Watching birds build nests and raise their broods can fill a birder’s diary.
The house wren awakens me at 6:30 Friday morning, singing loudly from a tree just outside the bedroom window. I count: four seconds between songs — or actually a song, since he repeats himself endlessly.
He hasn’t used this perch before, thank goodness, with his claimed territory in the brush on the shady east side of the yard. We have two nest boxes over there, back in thickety honeysuckle. The wren has filled one with sticks. He has built a dummy nest, meant to impress his mate if he can ever find one.
The bird has been singing courtship for about three weeks. We began to feel sorry for him, poor lonely wren.
Sitting on our deck a few minutes later, I discover that perhaps he was singing in celebration. His perch is unusually high, the better to serenade his mate. He has succeeded.
So we will add house wrens to the list of resident nesters. A set of Canada goose eggs recently hatched, timed to join the hooded merganser and her four young that were swimming in our pond later that day. Two days later, one of two nesting wood duck hens swam with 15 ducklings.
A robin is building a nest beneath our deck on its support structure. There is a chickadee at work on a nest in a box at pond’s edge.
All of this pleases me. Yellow warblers and common yellowthroats are nesting in the swampy wilderness behind the pond. Red-winged blackbirds and Northern catbirds are there, too. I wanted to buy this house because of this yard, the pond and the swamp. I count on the Metropolitan Mosquito Control District to make watching tolerable.
Keeping track of my singing wren, I watch it go into the chickadee box. Check that: No chickadee nest is there, all nesting material seen last week now history. Wrens do that. They take over, by force if necessary. The male needs a place for a real nest now that he has a mate.
Eventually, I see a second wren. While what I presume to be the male stuffs more sticks into the box, the new one perches atop it, fluttering her wings, behavior that helps the birds bond: “I’m yours forever” in wren.
The nest-builder has a spell where he delivers a stick to the box at eight-second intervals. I count things; I’m curious. This bird is investing an enormous amount of energy in his reproductive effort. He is driven, as are all birds — although not always at this pace — to keep wrens on the face of the earth. He sings endlessly and works hard on dummy nests because it is his genes he wants in that continuing population.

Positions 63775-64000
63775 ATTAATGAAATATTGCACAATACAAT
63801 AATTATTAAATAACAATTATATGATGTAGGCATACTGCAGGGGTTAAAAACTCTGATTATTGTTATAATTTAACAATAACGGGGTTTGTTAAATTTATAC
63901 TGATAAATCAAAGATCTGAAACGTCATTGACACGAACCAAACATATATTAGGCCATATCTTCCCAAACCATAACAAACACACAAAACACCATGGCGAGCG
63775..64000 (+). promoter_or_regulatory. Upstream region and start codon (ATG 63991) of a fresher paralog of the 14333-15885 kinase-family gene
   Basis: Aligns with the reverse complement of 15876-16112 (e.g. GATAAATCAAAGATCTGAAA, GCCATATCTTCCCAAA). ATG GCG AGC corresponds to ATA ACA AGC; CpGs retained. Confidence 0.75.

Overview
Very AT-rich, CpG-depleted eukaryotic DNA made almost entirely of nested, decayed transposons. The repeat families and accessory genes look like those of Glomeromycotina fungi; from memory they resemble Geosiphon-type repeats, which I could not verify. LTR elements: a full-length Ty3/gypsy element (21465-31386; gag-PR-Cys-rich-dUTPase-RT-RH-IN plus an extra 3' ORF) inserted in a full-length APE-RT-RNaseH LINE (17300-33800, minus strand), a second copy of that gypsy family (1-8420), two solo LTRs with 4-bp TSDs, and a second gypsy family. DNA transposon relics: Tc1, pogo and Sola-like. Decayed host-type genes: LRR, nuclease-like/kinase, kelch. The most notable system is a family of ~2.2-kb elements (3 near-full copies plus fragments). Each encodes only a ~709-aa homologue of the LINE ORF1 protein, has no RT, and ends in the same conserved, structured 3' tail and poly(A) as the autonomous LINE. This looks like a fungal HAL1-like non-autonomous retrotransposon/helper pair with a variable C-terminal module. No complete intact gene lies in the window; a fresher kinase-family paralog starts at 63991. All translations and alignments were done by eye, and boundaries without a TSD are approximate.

The robin, when it catches my eye and I investigate, has 10 housing starts on a deck beam. Straggles of grass mark the progression. Perhaps our frequent use of the deck has put the bird off one location after another, although the moves are only 6 inches apart.
Watching, I find the robin pair has settled on a location at deck’s end, near the cover of a grapevine.
A great crested flycatcher, a singer heard for the past two weeks, flies into the nest box recently vacated by the wood ducks. This bird is a cavity nester. The box would be a mansion for a guy his size. I’ll keep an eye on that.
I have two perfectly good songbird nest boxes in trees back there that have gone unused for 10 years. I move them. I make improvements. I follow book instructions. The birds do not care.
The merganser chicks have been feeding in the pond for half an hour. They snorkel for food, heads down, tails up, feet churning them forward. They dive now and then, returning to the surface with a pop. The wood ducks are gone, probably back in the swamp.
The geese are gone, too, perhaps moving to a pond across the street. They tried that two days ago, the two adults and six goslings. The gander was at street’s edge, waiting for I don’t know what. A break in the traffic, perhaps, although when he stepped off the curb that didn’t seem to be a concern.